The Swedish film director conducted his scriptwriting on the remote island of Fårö, where he followed the same daily schedule for decades. For eight hours of hard work, he said, he would achieve ten or twelve minutes of “real creation,” equivalent to three minutes of film. Bergman was among the virtuosos who ascribed to a peculiar dietary framework: every day he ate the same lunch, which one of his contemporaries once described as “a strange kind of baby food.”

Though thinking about it, it might not be that out of place at the modern kale smoothie bar.

John Adams: A State of Shocking Irresponsibility

The classical composer usually works from his home studio – except when he works in his identical “mirror-image” studio, which he keeps in a remote wooded area in California. In either case, he drinks endless amounts of green tea.

Beyond the forest and the tea, he insists on a “random freedom” to stimulate his work: “I somehow have this feeling that to keep the spontaneity from my creative work fresh I need to be in a state of rather shocking irresponsibility.”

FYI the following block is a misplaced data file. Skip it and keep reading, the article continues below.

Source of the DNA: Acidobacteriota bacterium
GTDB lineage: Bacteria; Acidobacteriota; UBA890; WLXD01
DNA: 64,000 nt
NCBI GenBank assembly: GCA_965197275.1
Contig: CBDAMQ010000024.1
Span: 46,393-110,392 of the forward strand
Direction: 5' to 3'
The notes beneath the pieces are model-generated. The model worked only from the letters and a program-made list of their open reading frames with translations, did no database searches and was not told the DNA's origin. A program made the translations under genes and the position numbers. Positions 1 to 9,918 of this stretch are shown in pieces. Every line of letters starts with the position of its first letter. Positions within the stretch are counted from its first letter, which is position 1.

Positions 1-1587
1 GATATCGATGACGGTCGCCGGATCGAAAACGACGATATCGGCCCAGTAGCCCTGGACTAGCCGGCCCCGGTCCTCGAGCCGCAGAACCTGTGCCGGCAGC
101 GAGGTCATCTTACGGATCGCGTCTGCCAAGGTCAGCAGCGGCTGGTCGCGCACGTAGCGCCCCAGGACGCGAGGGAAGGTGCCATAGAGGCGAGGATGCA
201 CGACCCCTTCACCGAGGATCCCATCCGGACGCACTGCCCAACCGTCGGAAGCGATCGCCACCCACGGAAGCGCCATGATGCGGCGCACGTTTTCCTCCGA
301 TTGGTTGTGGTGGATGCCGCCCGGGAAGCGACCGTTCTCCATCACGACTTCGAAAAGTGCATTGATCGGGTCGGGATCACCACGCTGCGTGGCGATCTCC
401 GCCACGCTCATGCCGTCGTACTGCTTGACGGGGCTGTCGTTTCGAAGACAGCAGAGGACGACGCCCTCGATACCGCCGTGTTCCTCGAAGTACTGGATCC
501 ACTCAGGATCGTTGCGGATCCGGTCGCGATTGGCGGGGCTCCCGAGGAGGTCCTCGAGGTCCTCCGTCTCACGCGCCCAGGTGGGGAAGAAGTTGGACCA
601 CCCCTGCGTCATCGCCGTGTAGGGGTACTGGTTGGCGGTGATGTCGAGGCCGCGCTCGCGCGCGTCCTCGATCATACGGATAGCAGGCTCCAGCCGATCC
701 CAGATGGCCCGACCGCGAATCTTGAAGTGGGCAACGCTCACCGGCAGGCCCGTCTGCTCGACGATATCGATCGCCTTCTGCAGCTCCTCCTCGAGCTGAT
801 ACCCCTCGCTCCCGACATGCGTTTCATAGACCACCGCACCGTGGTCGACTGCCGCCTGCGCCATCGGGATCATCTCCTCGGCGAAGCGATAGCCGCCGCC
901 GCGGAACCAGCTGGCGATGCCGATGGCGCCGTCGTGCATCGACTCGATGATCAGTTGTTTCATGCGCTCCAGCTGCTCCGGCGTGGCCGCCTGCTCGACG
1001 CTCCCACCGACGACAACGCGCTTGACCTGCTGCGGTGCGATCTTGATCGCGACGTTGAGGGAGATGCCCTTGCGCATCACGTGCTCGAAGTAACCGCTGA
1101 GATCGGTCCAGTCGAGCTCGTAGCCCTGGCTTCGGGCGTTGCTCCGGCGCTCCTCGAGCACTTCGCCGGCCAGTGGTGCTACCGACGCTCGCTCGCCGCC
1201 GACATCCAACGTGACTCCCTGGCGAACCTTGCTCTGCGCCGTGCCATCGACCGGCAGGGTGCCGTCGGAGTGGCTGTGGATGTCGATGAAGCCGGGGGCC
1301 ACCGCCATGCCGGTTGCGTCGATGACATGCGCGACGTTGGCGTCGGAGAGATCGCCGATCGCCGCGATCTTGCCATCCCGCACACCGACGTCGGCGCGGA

Toni Morrison: Sometimes Mowing, Never Brooding

For most of her career, Morisson held down a day job, around which she would fit in her personal creative work. Most of her thinking happened during her commute or while doing mundane tasks like mowing the lawn, so that by the time she got to putting pen to paper (shortly past 5:00 a.m. each day, after watching the sunrise) the idea was already fleshed out – “I never brood,” she said.

The day job? Early in her career, she would clean a wealthy woman’s house, which later inspired her to write this piece in the New Yorker (at age 88)

Igor Stravinsky: Execute a Brief Headstand

Stravinsky composed for up to three hours a day, whether he was feeling inspired or not. He unfailingly closed his studio window each time before sitting down in order to achieve complete solitude, and had a certain way of flipping things around when he got stuck– literally. Stravinsky would pop into a quick headstand when he was at a loss for ideas, convinced that it was the only way to adequately clear his brain.
Now, here’s a challenge for you – next time you listen to Stravinsky, try it upside down?

Gertrude Stein: A Cow to Fit the Mood